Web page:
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How to Cope in Stressful Times

How to Conquer Your Stress With Your Own Thrival Plan

We are all under extraordinary stress at times. The key is understanding the source of our stress and how we best handle that stress. Stress can be a character-builder as they say, or it can be a destroyer. Let's explore the types of stress and how we can assemble a plan to succeed.

Types of Stress

There are many types of stress, all of which introverts can be familiar with:

  1. Unexpected Event Stress: introverts are often creatures of habit. So when something shakes up our plan, it can be very disruptive. We scramble to deal with the new stress and put our life back in order as best, and as quickly, as we can. We, or someone we love, gets sick, weather disasters strike and cause distraction and destruction, companies close, or our job is threatened. These all create extraordinary stress. We don't usually see these coming. We can't be overwhelmed by their possibility, but we suspect if/when they do strike, we will be a mess. The best we can really do in advance is develop some steps or contingencies to try to either minimize the risk (be as healthy as possible) or the impact of these unexpected events (have backup plans to take care of any critical obligations if we or our family members get sick, ensure you have safety kits and emergency kits with batteries, flashlights, etc in the case of a weather emergency, build an emergency fund to weather any employment storm that may strike). Spending a bit of time to contemplate these scenarios is well worthwhile and can help reduce the stress of anticipation, as well as the anxiety when these events do strike.

  2. Stress From Others: this type of stress is all around us - from our co-workers and our bosses, and from the extroverted society that can make us feel second-class or unwanted. Though we may wish to, we can't really control these. It's largely the world we live in. But I believe with a strong sense of authenticity we gain the confidence to diffuse this stress. We can get to the point where what others think matters less. We believe in ourselves, our strengths, our perspectives, and we stand tall in our own skin. This is a Phase 3 (Enlightenment) and beyond sort of place, where we know that we matter and our own approach is true, so we no longer need validation from others. In earlier phases of struggle (Phases 1 & 2: Unaware & Uninformed), this place seems impossible but when we finally discover Enlightenment, it can be so freeing and empowering.

  3. Stress From Ourselves: this type of stress is different from the first. It is comforting to stay in our own place (reflective, solo hobbies, doing our own thing, staying within a small group of confidantes). After all, we can revel in our own selves without fear of reprisal while avoiding the stress from others we discussed above. But I believe introverts are often blessed with an extraordinary sense of purpose and initiative. This comes from our introspective nature and our view of the world. This can be a huge source of stress in our earlier phases because we don't have the confidence to explore or exhibit our purpose with others. That's too scary. But as we reach Enlightenment, we begin to see how we can use our own natural strengths to succeed and this builds the confidence to release our purpose as we move beyond toward Flourishing. So we begin to chase dreams and seek to make a difference. However, just because we are advancing through the stages never means this initiative is easy. In fact, stretching ourselves far from our comfort zone can be some of the most stressful times of our lives. How we can best cope with that stress is the subject of the rest of this week's blog.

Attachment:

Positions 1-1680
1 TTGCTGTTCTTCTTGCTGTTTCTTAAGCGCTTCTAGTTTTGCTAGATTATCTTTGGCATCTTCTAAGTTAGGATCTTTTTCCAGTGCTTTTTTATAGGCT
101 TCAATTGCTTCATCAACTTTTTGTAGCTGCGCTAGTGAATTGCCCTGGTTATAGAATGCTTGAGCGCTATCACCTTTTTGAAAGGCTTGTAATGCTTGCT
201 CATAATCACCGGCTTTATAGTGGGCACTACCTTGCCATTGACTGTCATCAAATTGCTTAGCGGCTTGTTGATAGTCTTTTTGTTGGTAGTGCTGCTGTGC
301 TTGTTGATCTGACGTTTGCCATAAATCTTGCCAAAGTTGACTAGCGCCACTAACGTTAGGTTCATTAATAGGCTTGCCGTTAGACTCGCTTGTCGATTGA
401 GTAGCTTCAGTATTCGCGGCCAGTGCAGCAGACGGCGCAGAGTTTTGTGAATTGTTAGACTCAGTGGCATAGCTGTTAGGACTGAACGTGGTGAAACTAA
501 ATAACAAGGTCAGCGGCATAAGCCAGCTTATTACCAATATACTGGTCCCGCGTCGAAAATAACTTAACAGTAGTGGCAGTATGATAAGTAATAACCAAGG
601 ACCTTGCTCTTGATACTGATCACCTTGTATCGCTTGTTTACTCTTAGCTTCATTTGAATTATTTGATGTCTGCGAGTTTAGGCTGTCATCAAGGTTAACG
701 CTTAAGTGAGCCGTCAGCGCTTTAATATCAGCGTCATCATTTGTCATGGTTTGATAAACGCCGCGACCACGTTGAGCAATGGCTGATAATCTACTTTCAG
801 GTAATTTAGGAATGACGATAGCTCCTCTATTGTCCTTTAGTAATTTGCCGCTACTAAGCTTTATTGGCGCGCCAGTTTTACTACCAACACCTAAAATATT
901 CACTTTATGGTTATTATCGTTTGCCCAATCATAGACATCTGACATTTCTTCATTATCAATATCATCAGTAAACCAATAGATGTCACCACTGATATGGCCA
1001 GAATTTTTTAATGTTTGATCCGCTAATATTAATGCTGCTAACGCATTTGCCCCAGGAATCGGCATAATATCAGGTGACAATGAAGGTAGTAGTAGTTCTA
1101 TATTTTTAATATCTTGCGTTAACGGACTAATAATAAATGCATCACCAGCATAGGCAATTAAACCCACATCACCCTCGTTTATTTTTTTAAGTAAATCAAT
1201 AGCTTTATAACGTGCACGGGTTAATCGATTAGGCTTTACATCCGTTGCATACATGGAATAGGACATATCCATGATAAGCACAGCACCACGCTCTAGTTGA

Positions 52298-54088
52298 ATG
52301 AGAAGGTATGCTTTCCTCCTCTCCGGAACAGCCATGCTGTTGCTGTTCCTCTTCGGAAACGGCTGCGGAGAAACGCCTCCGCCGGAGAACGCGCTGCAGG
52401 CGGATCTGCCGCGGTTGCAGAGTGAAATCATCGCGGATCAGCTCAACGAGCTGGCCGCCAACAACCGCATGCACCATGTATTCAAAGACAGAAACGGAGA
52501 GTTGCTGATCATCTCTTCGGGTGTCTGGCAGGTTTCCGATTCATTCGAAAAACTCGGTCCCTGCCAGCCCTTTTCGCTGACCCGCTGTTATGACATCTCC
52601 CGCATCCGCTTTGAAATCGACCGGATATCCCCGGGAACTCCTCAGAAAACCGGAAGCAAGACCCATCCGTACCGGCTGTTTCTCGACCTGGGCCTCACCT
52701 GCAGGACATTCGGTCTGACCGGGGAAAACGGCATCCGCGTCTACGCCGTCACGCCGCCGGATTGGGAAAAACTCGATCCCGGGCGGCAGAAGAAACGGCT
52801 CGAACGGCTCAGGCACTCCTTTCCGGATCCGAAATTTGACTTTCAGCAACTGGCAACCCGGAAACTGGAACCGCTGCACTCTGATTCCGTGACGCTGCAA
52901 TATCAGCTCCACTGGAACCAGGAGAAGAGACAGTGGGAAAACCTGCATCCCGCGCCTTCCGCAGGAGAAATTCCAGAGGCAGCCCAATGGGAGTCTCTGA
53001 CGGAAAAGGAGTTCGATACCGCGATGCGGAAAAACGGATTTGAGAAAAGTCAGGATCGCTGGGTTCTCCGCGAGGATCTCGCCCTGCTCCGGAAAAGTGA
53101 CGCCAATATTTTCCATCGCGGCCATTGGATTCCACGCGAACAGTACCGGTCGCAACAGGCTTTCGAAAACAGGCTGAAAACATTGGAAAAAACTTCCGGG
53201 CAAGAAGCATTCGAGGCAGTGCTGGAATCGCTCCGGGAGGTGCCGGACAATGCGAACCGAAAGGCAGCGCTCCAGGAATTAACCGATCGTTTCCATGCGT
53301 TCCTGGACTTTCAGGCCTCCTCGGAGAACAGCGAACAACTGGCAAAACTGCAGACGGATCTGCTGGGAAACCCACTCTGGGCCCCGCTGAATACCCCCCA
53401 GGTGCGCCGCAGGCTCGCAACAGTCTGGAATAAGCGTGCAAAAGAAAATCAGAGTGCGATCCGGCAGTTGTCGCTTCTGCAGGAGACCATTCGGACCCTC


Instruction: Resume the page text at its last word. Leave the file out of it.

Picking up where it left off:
So how do we best manage the stress from ourselves?

First, it is prudent to challenge whether the initiative you are introducing is worth the inevitable stress. Oftentimes it is but occasionally it is not, in which case it is admirable to shift focus elsewhere.

But if the initiative is deemed too important to shelve, we need a plan of action to manage the stress. Here is my true-life example...

I selected this topic in large part because I'm in exactly this place right now. I've recently published my latest book, The Essential Guide for Families with Down Syndrome. It represents my daughter's independence journey with additional stories from the community and expertise from professionals. It is a passion project of mine which I've been contemplating for years. In talking with many others in the Down syndrome community, I believe the information and resources captured are sorely lacking and can make a huge difference in the lives of many. Writing this book has been a joy, a labor of love as they say. However, sharing the book is often a struggle for many authors, especially introverted ones. Yet to get the message out, it must be done.

Earlier this year I can I share this important message at national conventions and local Down syndrome associations across the country without being completely stressed for the rest of 2023? The first step is to recognize impending stress. The next step is to put a plan together.

My 2023 Thrival Plan

I decided I don't just want to survive my year of book marketing. The message and my work are too important for that. My health and happiness are also too important just to survive. I want to "thrive," to find a way to enjoy the process. In some ways, I view this as a status check on the work I've been doing